Malik movie cast: Fahadh Faasil, Nimisha Sajayan, Joju George, Dileesh Pothan
Malik movie director: Mahesh Narayanan
Malik movie rating: 3.5 stars
A small coastal town in Kerala. Rising corruption. Political games. Communal harmony pushed to the brink. A police force working under pressure. And one man standing up to save his family, and his people. ‘Malik’ parlays its time and place and characters into a sprawling sparkler of a film, told with great fluidity, and backed by solid performances.
It is a small-scale epic, which knows exactly what it wants to do without falling into the trap of going bigger than it is. It’s remarkable just how director Mahesh Narayanan controls the scope of the movie, keeping it grounded in its very specific situations, which feel as if they’ve been plucked from real life. Narayanan has been on record to say that he was inspired by the goings-on in the area he comes from (Kovalam), but is careful to call it a ‘work of fiction’ in the final credits.
The brilliantly structured opening sequence sets the tone for the rest of the film. Sulaiman Malik (Fahadh Faasil) is about to leave for Haj. It is a bustling household where a large number of people have gathered, and as the camera swoops from one spot to another, it opens up the many strands that will unravel in due course. Malik’s wife Rosalyn (Nimisha Sajayan) looks strained. His daughter demands time, which he doesn’t have. His associates throw a ring around him, and lead him out of the house. It is, clearly, a farewell, but a feeling of tension and unease pervades the air. As he is about to board his plane, something happens, and the full story of Ali Ikka, aka Malik is upon us.
At the heart of this 2 hour 40 minute saga is a winsome love story. Malik and Rosalyn make the kind of couple you instantly know will cleave to each other even in the face of the deepest adversities. Their coming together is stormy. Their life continues to be turbulent, with Malik’s propensity to demand justice when he sees unfairness leading him and his friends into trouble. Muslims and Christians living in close proximity, dipping together into the bountiful ocean for a livelihood, is a coastal reality. Soon, cracks begin to develop, and old friendships and close family ties turn into deep animosities.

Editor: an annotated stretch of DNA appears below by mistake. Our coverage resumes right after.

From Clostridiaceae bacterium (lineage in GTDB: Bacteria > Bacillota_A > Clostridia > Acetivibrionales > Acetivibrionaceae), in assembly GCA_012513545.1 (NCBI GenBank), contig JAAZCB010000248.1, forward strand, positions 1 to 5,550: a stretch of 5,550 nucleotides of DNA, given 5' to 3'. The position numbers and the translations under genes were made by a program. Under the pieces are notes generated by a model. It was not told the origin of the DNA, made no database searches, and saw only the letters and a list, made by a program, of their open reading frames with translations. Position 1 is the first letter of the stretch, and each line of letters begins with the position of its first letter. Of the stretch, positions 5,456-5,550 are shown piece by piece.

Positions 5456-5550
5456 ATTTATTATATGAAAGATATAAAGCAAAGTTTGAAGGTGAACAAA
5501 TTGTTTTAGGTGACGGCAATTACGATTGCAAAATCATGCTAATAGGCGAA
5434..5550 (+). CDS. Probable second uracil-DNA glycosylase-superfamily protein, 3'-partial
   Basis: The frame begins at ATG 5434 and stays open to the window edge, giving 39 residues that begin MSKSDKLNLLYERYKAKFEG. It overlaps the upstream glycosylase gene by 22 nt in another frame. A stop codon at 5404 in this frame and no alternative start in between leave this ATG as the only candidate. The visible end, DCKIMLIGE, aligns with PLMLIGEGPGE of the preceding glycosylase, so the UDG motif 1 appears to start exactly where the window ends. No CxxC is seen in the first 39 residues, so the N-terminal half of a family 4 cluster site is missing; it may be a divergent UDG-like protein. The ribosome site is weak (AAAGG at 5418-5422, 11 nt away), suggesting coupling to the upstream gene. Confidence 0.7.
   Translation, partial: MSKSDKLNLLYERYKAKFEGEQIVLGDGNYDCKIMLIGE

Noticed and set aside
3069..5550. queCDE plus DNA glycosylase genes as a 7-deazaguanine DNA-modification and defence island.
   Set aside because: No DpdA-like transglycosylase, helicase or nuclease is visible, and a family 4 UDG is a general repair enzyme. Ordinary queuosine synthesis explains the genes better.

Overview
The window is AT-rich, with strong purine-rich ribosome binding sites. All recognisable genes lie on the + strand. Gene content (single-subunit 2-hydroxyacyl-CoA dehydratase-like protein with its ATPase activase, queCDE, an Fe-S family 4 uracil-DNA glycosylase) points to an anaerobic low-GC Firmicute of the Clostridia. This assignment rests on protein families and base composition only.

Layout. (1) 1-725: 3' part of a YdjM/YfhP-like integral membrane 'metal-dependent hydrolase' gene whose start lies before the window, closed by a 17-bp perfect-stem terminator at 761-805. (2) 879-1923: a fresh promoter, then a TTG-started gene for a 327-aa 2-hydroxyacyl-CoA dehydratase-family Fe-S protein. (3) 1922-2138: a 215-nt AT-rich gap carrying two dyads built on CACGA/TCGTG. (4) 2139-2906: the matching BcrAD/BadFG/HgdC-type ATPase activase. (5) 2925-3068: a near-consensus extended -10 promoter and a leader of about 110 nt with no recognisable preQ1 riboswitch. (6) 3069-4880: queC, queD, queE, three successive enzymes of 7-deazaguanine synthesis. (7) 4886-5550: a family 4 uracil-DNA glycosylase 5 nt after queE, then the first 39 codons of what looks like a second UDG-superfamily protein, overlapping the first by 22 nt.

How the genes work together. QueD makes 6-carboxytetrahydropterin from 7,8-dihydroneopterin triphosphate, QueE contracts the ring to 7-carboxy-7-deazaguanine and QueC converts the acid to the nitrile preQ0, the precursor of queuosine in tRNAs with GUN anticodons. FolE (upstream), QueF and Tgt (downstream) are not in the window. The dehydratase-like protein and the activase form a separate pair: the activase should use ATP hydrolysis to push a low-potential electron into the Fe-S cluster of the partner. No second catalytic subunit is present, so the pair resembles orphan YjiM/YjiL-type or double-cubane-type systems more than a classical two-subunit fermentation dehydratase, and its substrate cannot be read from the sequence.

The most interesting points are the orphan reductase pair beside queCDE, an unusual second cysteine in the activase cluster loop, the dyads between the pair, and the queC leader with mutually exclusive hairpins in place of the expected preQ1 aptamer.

Naryanan and Faasil play well together. We’ve seen this in ‘Take Off’, and the made-during-the-pandemic ‘C U Soon’. Faasil grows from rebellious boy to headstrong youth to a greying middle-aged man with ease, and except for the stray scene where you can see him acting out, he just disappears into Malik.
Surrounding him are actors who look as if they’ve risen from the soil. As Malik’s closest friend, Forrt is wonderful, as is George as the IAS officer who empathises with Malik, aware of his dodgy, illegal activities and yet knowing that there is a line he will never cross: smuggling ‘foreign’ cigarettes and perfume is fine, but arms coming from the Middle East are a strict no-no. Pothan as the politician who wants to keep all sides happy, is just right. And Sajayan, whom we last saw in ‘The Great Indian Kitchen’ more than holds her own with Faasil; it’s a pleasure watching them together.
Only in a few places do you feel the narrative, drawing an arc from the 60s to the present, stretching. In a crucial flashback sequence, which involves a tragic loss for Malik, there’s a very slight tonal shift from a man battling circumstance to a hero, striding into the bullets raining around him. But these are teeny things, only visible because the rest of it is such a composite piece. ‘Malik’ keeps you with it, from beginning to end.